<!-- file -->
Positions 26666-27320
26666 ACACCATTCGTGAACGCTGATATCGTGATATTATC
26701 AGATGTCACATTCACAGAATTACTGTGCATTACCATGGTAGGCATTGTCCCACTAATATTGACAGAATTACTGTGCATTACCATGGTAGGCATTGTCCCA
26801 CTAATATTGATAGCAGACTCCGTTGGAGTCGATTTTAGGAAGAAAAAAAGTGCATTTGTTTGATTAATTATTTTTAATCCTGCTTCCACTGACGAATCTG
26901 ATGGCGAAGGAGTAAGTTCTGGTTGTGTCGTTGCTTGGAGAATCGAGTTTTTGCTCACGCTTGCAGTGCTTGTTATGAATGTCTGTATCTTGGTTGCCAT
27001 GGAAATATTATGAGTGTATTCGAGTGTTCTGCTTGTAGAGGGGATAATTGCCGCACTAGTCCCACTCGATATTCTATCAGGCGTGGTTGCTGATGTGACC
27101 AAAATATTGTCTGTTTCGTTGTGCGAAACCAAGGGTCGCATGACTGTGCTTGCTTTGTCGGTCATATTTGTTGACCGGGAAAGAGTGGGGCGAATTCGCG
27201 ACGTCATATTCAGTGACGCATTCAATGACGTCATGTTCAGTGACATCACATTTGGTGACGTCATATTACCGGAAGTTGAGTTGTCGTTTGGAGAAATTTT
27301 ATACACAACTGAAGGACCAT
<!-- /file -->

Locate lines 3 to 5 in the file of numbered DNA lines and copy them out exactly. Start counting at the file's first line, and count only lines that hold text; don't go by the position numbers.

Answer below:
26701 AGATGTCACATTCACAGAATTACTGTGCATTACCATGGTAGGCATTGTCCCACTAATATTGACAGAATTACTGTGCATTACCATGGTAGGCATTGTCCCA
26801 CTAATATTGATAGCAGACTCCGTTGGAGTCGATTTTAGGAAGAAAAAAAGTGCATTTGTTTGATTAATTATTTTTAATCCTGCTTCCACTGACGAATCTG
26901 ATGGCGAAGGAGTAAGTTCTGGTTGTGTCGTTGCTTGGAGAATCGAGTTTTTGCTCACGCTTGCAGTGCTTGTTATGAATGTCTGTATCTTGGTTGCCAT